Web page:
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Heartworm disease

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Heartworms are long, thin, white worms that spend their adult lives in the pulmonary artery near the heart, where they feed off nutrients in the blood. Heartworms interfere with normal blood flow and make the heart work harder. Initially, infected dogs show no signs of illness, but over time they develop heart disease associated with coughing, fatigue, and build up of fluid in the legs or abdomen.

Heartworm infection is most common in dogs, but cats can also be infected. Female heartworms produce immature forms called microfilariae, which circulate in your pet's blood until they are ingested by a mosquito, in which they continue to develop. When the mosquito bites another dog or cat, it infects the new dog or cat with these immature forms, which migrate to the pulmonary artery and develop into adult heartworms that start the cycle all over again.

Heartworms can cause severe disease such as congestive heart failure, and treating your pet for heartworms has additional risks. Treatment includes intravenous administration of an arsenic compound to kill the heartworms. However, arsenic can also be toxic to your pet, and your veterinarian will recommend blood and serum tests for your pet to check its kidney and liver function before beginning treatment. In addition, the arsenic must be given slowly (over a few weeks) so that large numbers of heartworms don't suddenly die and block the blood vessels. Your pet will also need to be kept quiet for several weeks to prevent smaller pieces of worms from falling off, traveling through the bloodstream, and lodging in the lungs.

Clearly, when it comes to heartworm disease, prevention is the way to go. Fortunately, prevention is very easy and effective. First, your dog should have a blood test every spring to check for heartworm disease. Then (assuming the test is negative), it should be placed on heartworm preventive during mosquito season. If you live in a hot or more tropical area where mosquitoes are present year round, then your pet will need preventive medication year round as well. Several highly effective preventive medications can be used to provide monthly protection. Your vet can help you select a preventive medication for your pet. Several common flea treatments also repel mosquitoes, further reducing your pet's risk.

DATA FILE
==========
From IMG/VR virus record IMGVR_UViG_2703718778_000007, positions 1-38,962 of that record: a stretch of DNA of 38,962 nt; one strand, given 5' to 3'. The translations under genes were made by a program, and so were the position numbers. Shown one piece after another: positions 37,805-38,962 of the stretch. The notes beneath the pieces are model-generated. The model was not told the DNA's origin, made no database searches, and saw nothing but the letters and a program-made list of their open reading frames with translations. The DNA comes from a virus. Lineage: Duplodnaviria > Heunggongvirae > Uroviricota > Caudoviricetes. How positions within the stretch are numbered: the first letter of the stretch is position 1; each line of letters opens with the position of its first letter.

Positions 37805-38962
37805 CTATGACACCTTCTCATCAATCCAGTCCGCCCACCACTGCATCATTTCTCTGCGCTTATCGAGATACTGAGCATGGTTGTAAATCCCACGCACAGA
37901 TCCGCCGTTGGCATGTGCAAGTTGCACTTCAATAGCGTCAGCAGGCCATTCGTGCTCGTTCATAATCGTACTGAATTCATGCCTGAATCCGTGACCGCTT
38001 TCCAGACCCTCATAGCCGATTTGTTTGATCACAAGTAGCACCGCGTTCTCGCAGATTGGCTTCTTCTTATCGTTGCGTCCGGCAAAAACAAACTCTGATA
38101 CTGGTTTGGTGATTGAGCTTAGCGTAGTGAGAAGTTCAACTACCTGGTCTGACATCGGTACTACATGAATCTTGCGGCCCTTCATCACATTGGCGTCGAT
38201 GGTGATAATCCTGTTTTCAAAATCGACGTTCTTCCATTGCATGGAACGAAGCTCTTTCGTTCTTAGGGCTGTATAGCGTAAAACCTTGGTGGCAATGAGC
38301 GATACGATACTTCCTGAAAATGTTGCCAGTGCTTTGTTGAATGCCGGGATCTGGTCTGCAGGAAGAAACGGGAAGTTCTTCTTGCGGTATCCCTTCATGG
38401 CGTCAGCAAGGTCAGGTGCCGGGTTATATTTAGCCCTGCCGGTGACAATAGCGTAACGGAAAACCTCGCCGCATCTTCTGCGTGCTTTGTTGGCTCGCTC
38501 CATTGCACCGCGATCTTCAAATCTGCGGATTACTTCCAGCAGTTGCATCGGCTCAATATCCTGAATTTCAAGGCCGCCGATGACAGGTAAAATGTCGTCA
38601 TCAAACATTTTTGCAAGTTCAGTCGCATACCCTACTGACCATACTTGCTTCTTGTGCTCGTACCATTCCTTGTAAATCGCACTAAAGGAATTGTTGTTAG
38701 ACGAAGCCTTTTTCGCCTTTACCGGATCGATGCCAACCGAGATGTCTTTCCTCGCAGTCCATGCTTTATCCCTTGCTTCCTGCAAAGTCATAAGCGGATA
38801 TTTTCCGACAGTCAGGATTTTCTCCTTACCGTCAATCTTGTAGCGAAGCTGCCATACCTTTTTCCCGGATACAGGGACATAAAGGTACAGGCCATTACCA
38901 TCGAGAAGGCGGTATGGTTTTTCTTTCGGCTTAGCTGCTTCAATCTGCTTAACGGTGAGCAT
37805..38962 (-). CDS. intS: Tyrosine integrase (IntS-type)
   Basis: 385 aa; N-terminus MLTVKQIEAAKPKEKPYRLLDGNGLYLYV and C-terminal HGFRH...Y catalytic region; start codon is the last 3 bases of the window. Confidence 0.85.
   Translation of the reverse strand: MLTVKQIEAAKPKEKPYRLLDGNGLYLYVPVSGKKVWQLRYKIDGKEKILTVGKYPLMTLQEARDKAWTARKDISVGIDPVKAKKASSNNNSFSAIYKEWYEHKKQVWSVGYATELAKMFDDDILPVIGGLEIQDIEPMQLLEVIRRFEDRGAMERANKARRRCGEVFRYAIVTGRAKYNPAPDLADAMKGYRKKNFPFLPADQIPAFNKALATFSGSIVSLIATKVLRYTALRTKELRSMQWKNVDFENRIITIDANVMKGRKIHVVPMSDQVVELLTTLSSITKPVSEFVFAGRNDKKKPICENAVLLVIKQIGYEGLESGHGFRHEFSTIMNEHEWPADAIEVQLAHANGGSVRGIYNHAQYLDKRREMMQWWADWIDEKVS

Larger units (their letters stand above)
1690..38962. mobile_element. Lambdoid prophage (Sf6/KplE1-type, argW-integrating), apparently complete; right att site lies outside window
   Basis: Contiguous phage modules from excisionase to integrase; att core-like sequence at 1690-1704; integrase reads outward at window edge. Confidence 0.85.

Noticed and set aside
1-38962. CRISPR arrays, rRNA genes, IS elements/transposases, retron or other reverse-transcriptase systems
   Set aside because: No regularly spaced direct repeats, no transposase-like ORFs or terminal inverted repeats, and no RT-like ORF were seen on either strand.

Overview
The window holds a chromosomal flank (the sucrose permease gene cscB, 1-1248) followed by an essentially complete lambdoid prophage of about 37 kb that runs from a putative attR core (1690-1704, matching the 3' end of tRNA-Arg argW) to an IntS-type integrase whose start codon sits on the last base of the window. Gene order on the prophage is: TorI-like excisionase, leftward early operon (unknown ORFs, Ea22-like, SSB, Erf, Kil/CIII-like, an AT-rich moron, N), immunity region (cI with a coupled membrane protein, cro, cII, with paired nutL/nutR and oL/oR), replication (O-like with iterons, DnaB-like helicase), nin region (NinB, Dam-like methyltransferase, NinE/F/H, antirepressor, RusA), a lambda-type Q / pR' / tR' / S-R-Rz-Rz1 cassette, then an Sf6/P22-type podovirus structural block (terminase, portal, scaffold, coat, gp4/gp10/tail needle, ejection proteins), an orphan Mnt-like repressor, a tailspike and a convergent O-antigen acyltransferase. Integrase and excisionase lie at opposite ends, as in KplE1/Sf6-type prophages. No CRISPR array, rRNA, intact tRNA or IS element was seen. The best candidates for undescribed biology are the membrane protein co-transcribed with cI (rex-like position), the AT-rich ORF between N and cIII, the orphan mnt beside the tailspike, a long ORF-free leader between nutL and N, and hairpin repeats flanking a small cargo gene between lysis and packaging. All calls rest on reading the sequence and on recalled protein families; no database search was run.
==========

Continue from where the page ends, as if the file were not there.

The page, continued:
Q&A

What are heartworms and how can they harm my pet?

Heartworms are worms that spend their adult lives in the pulmonary artery near the heart, where they feed off nutrients in the blood.  Heartworms interfere with normal blood flow and make the heart work harder, eventually causing serious heart disease.  

Can cats get heartworm?

Heartworm infection is most common in dogs, but cats can sometimes be infected.  

How do pets become infected?

Female heartworms produce immature forms called microfilariae, which circulate in the blood until they are ingested by a mosquito.  When the mosquito bites another dog or cat, it infects the new pet with these immature forms, which the develop into adult heartworms that start the cycle all over again.

How is heartworm infection treated?

Treatment includes intravenous administration of an arsenic compound over a series of days to weeks to kill the adult heartworms.  Arsenic can be toxic to your pet, so your veterinarian will recommend blood tests to check your pet’s kidney and liver function before beginning treatment.  

How can I protect my dog?

All dogs should be tested every spring, and negative dogs should be placed on monthly heartworm preventive at least during mosquito season (year round in warmer climates).  Several common flea treatments also repel mosquitoes, further reducing your pet’s risk.

 

Credit: Written and reviewed by John A. Bukowski, DVM, MPH, PhDand Susan E. Aiello, DVM, ELS
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